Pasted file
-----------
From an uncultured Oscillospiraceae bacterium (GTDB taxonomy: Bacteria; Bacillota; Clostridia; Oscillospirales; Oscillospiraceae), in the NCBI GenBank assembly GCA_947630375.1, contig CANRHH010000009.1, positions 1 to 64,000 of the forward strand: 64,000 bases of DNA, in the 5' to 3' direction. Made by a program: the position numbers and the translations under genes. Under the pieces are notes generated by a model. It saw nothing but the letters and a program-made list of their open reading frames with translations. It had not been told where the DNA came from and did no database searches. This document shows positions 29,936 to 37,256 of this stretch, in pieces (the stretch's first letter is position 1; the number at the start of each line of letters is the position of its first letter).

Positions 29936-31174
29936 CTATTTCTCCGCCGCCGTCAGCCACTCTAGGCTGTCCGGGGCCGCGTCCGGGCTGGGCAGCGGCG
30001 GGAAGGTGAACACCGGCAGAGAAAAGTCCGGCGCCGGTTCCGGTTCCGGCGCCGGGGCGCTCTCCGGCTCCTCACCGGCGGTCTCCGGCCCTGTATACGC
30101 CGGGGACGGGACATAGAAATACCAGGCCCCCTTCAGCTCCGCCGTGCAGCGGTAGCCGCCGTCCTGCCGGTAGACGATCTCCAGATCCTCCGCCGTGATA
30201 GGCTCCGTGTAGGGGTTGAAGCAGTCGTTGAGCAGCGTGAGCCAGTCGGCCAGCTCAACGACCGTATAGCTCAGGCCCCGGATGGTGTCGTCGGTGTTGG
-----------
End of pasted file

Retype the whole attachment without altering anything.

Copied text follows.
From an uncultured Oscillospiraceae bacterium (GTDB taxonomy: Bacteria; Bacillota; Clostridia; Oscillospirales; Oscillospiraceae), in the NCBI GenBank assembly GCA_947630375.1, contig CANRHH010000009.1, positions 1 to 64,000 of the forward strand: 64,000 bases of DNA, in the 5' to 3' direction. Made by a program: the position numbers and the translations under genes. Under the pieces are notes generated by a model. It saw nothing but the letters and a program-made list of their open reading frames with translations. It had not been told where the DNA came from and did no database searches. This document shows positions 29,936 to 37,256 of this stretch, in pieces (the stretch's first letter is position 1; the number at the start of each line of letters is the position of its first letter).

Positions 29936-31174
29936 CTATTTCTCCGCCGCCGTCAGCCACTCTAGGCTGTCCGGGGCCGCGTCCGGGCTGGGCAGCGGCG
30001 GGAAGGTGAACACCGGCAGAGAAAAGTCCGGCGCCGGTTCCGGTTCCGGCGCCGGGGCGCTCTCCGGCTCCTCACCGGCGGTCTCCGGCCCTGTATACGC
30101 CGGGGACGGGACATAGAAATACCAGGCCCCCTTCAGCTCCGCCGTGCAGCGGTAGCCGCCGTCCTGCCGGTAGACGATCTCCAGATCCTCCGCCGTGATA
30201 GGCTCCGTGTAGGGGTTGAAGCAGTCGTTGAGCAGCGTGAGCCAGTCGGCCAGCTCAACGACCGTATAGCTCAGGCCCCGGATGGTGTCGTCGGTGTTGG